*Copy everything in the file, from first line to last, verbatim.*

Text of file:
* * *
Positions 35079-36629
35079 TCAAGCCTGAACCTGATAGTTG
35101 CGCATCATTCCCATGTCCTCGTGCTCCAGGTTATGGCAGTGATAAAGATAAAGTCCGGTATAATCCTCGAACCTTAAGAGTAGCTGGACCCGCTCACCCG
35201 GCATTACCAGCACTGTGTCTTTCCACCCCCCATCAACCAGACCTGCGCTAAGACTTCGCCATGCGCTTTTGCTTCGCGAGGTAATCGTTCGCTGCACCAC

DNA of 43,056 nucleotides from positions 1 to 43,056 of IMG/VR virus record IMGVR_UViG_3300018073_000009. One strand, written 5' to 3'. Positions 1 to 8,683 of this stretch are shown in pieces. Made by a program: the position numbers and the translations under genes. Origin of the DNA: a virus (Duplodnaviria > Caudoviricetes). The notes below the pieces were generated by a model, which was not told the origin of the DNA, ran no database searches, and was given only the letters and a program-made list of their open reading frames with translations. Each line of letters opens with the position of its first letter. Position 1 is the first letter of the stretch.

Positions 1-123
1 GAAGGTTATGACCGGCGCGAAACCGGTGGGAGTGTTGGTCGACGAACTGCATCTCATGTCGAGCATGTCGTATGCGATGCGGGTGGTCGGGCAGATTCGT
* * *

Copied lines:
Positions 35079-36629
35079 TCAAGCCTGAACCTGATAGTTG
35101 CGCATCATTCCCATGTCCTCGTGCTCCAGGTTATGGCAGTGATAAAGATAAAGTCCGGTATAATCCTCGAACCTTAAGAGTAGCTGGACCCGCTCACCCG
35201 GCATTACCAGCACTGTGTCTTTCCACCCCCCATCAACCAGACCTGCGCTAAGACTTCGCCATGCGCTTTTGCTTCGCGAGGTAATCGTTCGCTGCACCAC

DNA of 43,056 nucleotides from positions 1 to 43,056 of IMG/VR virus record IMGVR_UViG_3300018073_000009. One strand, written 5' to 3'. Positions 1 to 8,683 of this stretch are shown in pieces. Made by a program: the position numbers and the translations under genes. Origin of the DNA: a virus (Duplodnaviria > Caudoviricetes). The notes below the pieces were generated by a model, which was not told the origin of the DNA, ran no database searches, and was given only the letters and a program-made list of their open reading frames with translations. Each line of letters opens with the position of its first letter. Position 1 is the first letter of the stretch.

Positions 1-123
1 GAAGGTTATGACCGGCGCGAAACCGGTGGGAGTGTTGGTCGACGAACTGCATCTCATGTCGAGCATGTCGTATGCGATGCGGGTGGTCGGGCAGATTCGT